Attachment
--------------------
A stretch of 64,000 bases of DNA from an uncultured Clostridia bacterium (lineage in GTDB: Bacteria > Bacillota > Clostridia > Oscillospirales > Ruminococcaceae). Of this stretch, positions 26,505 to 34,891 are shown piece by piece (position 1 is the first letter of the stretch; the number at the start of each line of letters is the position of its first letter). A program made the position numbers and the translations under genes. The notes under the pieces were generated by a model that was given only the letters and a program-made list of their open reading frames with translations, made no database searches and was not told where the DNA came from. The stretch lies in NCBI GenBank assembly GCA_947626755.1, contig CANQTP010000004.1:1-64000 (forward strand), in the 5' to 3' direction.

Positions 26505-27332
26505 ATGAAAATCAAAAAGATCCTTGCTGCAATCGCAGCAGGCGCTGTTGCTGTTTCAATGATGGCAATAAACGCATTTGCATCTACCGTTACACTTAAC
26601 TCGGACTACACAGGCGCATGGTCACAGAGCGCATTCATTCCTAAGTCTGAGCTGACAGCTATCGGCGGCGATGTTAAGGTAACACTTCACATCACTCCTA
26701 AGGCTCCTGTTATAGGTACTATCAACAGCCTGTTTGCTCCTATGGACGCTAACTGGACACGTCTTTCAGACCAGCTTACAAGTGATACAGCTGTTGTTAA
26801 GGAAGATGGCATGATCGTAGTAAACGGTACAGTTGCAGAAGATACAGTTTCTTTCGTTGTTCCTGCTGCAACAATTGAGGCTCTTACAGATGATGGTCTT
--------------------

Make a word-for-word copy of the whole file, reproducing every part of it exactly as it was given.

A stretch of 64,000 bases of DNA from an uncultured Clostridia bacterium (lineage in GTDB: Bacteria > Bacillota > Clostridia > Oscillospirales > Ruminococcaceae). Of this stretch, positions 26,505 to 34,891 are shown piece by piece (position 1 is the first letter of the stretch; the number at the start of each line of letters is the position of its first letter). A program made the position numbers and the translations under genes. The notes under the pieces were generated by a model that was given only the letters and a program-made list of their open reading frames with translations, made no database searches and was not told where the DNA came from. The stretch lies in NCBI GenBank assembly GCA_947626755.1, contig CANQTP010000004.1:1-64000 (forward strand), in the 5' to 3' direction.

Positions 26505-27332
26505 ATGAAAATCAAAAAGATCCTTGCTGCAATCGCAGCAGGCGCTGTTGCTGTTTCAATGATGGCAATAAACGCATTTGCATCTACCGTTACACTTAAC
26601 TCGGACTACACAGGCGCATGGTCACAGAGCGCATTCATTCCTAAGTCTGAGCTGACAGCTATCGGCGGCGATGTTAAGGTAACACTTCACATCACTCCTA
26701 AGGCTCCTGTTATAGGTACTATCAACAGCCTGTTTGCTCCTATGGACGCTAACTGGACACGTCTTTCAGACCAGCTTACAAGTGATACAGCTGTTGTTAA
26801 GGAAGATGGCATGATCGTAGTAAACGGTACAGTTGCAGAAGATACAGTTTCTTTCGTTGTTCCTGCTGCAACAATTGAGGCTCTTACAGATGATGGTCTT